The Secretary of State to the Consul General at London (Skinner)

No. 2240

Sir: The Department acknowledges the receipt of your despatch No. 4753, of September 11, 1917,11 containing a résumé of the correspondence [Page 610]between you and the British Procurator General regarding the release by the British Government to American consignees of certain needles of German origin.

With reference to the inquiry in the last paragraph of your despatch, the Department informs you that it adheres to the views expressed in its note of October 21, 1915, to which you refer, and considers that the imposition by the Procurator General and the Prize Court authorities of the conditions referred to in the Procurator General’s letter of September 8, 1917, would constitute an improper and unjustified hardship upon the American consignees of the goods in question and inasmuch as the benefits to be derived from the release of these goods would apparently accrue, in large measure, to the British Government, as well as to the Government of the United States, the Department is loath to believe that such conditions will, under the present circumstances, be insisted upon. Should American citizens find it to their interest to enter into an agreement by the terms of which their rights in the matter would be waived in order to obtain the release of the goods in question, the Department would interpose no objection to such procedure on their part.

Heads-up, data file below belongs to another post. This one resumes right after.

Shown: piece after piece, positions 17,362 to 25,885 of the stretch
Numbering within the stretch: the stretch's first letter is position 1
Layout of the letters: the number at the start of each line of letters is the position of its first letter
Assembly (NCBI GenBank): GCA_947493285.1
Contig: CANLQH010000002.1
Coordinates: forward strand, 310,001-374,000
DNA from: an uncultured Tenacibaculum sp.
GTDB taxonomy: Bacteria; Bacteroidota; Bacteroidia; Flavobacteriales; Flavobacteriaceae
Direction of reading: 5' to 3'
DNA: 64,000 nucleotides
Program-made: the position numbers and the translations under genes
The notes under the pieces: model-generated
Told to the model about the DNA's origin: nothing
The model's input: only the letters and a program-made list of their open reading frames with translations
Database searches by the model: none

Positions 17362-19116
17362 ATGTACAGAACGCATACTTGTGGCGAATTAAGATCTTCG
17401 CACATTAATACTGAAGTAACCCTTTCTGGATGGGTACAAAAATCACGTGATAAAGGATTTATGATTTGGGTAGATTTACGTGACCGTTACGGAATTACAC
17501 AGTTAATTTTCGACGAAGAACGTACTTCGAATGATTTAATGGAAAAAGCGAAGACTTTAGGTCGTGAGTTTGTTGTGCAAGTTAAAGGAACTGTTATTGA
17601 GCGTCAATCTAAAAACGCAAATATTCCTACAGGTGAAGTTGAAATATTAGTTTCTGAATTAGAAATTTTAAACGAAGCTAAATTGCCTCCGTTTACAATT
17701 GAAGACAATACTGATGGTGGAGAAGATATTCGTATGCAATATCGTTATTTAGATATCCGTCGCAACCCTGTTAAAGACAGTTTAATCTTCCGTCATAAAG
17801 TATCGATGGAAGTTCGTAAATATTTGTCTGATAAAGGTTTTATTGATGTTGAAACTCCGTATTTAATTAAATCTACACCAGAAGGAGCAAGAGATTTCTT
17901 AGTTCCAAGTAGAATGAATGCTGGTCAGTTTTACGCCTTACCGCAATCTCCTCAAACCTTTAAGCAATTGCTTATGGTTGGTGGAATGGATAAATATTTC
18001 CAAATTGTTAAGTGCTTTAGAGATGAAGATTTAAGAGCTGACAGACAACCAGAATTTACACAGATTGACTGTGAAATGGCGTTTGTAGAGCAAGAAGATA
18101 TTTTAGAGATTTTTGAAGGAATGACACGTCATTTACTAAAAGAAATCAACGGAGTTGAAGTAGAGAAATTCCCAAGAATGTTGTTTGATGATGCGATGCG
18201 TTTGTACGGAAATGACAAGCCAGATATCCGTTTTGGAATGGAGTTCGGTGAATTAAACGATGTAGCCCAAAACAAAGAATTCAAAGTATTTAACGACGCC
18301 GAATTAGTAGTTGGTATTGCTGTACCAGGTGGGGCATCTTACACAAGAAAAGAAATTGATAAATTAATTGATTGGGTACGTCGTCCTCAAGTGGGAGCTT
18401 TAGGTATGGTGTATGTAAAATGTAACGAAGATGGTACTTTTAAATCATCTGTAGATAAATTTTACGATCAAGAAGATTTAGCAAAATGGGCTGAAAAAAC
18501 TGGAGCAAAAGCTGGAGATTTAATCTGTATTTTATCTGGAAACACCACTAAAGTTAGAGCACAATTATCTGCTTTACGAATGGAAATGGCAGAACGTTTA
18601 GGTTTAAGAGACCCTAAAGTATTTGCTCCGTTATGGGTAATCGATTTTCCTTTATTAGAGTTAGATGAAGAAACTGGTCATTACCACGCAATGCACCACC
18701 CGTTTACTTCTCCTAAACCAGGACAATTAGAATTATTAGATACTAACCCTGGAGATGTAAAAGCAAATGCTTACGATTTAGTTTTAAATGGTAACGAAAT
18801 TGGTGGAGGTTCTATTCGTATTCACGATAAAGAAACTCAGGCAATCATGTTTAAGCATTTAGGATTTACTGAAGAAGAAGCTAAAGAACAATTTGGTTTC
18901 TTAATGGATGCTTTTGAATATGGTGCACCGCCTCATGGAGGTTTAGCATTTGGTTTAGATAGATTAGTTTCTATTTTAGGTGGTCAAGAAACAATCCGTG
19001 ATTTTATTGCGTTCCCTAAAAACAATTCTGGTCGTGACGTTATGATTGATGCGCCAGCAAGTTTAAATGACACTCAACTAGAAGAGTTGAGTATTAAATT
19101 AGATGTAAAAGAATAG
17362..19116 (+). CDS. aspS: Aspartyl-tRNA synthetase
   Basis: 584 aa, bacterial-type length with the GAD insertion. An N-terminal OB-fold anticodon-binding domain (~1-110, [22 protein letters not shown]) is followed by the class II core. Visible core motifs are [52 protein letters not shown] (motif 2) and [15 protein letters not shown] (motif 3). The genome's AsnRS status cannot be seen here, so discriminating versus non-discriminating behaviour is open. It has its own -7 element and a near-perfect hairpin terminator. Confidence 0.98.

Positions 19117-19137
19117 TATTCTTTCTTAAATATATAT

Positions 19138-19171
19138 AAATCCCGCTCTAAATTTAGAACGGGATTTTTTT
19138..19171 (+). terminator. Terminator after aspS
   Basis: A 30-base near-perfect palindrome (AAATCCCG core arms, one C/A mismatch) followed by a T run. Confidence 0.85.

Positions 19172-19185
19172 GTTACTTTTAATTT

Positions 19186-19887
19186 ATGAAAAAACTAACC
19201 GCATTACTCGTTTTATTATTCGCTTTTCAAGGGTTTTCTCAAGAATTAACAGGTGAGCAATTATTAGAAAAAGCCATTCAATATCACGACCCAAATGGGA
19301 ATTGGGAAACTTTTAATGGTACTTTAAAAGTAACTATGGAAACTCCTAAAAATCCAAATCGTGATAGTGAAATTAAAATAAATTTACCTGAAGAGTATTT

I am [etc.]

Robert Lansing
  1. Ante, p. 602.